On April 3, 1928, fourteen African American women met at the home of Annie E. Oliver to hear a talk by Robert S. Abbott, editor of the African American newspaper theChicago Defender.¹ Abbott spoke about black men in history and promoted a project to further the recognition of Jean Baptiste Point Du Sable as the founder and pioneer settler of Chicago. Du Sable had established a trading post at the mouth of the Chicago River about 1774 and lived there with his family until 1800. His father was from a French Quebec mercantile family, and his mother was a...

  14. Black-and-white section 3
    (pp. None)
  15. 7 Ethnic Identity and Nationalistic Representations of Progress
    (pp. 123-136)

    After parading around the cinder track at Soldier Field, ethnically costumed immigrants and their families from twenty-seven different nations formed a huge heart at the center of the stadium to symbolize that, in 1928, Chicago’s heart was its diverse population.¹ Marchers waved the Stars and Stripes along with flags from their native lands. Then an entourage of police, soldiers, and bands escorted the guest of honor, Dr. Hugo Eckener, commander of the German airshipGraf Zeppelin,and his crew around the stadium’s field to the roaring applause of fifty thousand spectators. Five hundred people in the stands lifted lanterns bearing...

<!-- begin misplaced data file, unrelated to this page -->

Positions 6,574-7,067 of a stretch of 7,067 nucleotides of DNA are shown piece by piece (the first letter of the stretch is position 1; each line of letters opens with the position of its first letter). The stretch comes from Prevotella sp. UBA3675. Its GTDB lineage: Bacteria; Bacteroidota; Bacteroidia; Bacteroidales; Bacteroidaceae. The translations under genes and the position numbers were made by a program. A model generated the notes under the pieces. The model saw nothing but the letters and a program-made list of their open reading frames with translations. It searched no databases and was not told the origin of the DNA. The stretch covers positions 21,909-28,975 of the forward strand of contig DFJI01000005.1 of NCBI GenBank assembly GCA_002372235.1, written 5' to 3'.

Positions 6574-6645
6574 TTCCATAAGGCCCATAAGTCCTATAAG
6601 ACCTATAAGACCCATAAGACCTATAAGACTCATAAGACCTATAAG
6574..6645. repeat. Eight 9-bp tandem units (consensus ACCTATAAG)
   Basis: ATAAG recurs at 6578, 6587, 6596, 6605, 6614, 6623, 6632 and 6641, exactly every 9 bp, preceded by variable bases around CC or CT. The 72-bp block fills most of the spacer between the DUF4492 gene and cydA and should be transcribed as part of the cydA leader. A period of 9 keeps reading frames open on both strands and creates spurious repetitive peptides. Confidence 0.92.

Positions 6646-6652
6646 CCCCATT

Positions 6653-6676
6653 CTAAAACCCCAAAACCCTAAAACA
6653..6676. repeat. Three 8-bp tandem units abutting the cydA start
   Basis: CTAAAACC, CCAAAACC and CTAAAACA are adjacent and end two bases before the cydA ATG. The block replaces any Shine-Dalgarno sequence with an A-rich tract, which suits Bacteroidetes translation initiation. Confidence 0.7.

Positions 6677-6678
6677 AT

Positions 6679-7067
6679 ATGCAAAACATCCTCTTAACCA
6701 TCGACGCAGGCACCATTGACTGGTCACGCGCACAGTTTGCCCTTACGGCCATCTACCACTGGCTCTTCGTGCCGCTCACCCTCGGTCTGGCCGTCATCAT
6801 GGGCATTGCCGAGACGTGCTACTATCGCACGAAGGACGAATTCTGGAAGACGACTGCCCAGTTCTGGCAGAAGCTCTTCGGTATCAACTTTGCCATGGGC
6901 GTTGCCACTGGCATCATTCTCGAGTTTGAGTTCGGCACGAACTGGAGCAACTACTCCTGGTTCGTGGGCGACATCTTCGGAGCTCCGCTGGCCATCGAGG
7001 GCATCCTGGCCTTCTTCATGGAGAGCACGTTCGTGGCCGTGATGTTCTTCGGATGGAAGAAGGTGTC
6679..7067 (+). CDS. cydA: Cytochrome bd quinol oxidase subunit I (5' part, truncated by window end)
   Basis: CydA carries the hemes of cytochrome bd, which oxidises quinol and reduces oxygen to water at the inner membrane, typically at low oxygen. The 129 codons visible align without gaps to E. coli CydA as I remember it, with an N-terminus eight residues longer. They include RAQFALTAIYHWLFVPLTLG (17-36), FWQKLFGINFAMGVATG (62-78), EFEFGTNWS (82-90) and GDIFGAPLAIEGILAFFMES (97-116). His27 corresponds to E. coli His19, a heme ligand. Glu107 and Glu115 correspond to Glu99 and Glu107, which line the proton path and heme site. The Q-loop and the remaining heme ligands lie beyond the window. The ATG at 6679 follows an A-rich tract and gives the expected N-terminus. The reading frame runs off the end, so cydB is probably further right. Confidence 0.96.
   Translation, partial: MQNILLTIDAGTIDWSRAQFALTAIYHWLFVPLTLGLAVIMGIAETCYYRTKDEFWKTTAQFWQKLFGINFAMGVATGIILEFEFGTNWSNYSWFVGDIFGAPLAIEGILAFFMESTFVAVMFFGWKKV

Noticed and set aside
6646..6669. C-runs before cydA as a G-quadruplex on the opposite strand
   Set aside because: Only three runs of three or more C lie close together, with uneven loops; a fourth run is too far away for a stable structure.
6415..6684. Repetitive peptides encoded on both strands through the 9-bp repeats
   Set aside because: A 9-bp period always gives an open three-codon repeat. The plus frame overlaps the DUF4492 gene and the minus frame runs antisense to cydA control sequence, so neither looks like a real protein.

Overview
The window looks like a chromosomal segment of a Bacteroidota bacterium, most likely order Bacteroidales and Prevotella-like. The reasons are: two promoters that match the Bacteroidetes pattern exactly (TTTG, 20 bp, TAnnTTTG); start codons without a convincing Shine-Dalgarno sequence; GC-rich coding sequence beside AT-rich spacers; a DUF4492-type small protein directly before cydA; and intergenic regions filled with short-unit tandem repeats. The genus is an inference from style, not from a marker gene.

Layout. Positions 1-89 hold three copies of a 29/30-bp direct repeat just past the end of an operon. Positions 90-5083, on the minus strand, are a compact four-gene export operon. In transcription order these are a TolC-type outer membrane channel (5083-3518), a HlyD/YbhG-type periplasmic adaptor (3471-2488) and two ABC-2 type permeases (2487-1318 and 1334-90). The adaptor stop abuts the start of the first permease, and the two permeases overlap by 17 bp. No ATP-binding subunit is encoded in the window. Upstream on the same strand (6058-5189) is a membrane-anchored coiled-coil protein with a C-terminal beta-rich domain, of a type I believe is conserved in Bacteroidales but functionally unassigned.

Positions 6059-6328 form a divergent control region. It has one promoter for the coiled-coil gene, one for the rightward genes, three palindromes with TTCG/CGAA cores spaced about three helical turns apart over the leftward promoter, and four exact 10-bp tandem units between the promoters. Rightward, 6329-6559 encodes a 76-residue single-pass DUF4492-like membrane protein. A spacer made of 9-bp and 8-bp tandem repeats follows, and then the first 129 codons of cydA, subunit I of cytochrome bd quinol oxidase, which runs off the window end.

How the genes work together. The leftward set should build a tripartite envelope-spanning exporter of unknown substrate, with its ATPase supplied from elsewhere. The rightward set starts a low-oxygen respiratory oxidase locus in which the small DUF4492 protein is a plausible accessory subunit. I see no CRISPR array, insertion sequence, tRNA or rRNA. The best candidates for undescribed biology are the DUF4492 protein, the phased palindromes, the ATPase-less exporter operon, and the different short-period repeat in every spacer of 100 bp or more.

16. Black-and-white section 4
    (pp. None)
  17. 8 Aviation, Nationalism, and Progress
    (pp. 137-150)

    Approaching Chicago at daybreak on October 26, 1933, Commander Hugo Eckener ordered theGraf Zeppelin,a 775-foot-long German airship, to fly west beyond the city and then circle clockwise, although a northerly route from Indiana with an approach to Chicago from the east over Lake Michigan would have been more expeditious.¹ After circling above the city for about an hour, theGraf Zeppelinflew north to suburban Glenview for a brief exchange of passengers and mail.² Willy von Meister, the United States special representative of Luftschiffbau Zeppelin G.m.b.H., the Zeppelin Company, was in the control car with Eckener during the...

  18. Epilogue
    (pp. 151-158)

    The turnstiles clicked more than six hundred times per minute on October 31, 1934, as Chicagoans jammed the fairgrounds for their last chance to absorb the jubilation of their city’s second world’s fair.¹ Buglers broadcast a call for assembly from the elevated train platforms. Schools and public offices closed for the day. Military units, high school bands, ethnic groups in native dress, and people in Halloween costumes contributed to the carnival atmosphere. The throngs included the mayor and governor and R. E. Wedgwood, a seventy-eight-year-old man who had attended more than any other fairgoer—314 times in two years. Each...

  19. NOTES
    (pp. 159-198)
  20. INDEX
    (pp. 199-206)
  21. Back Matter
    (pp. 207-209)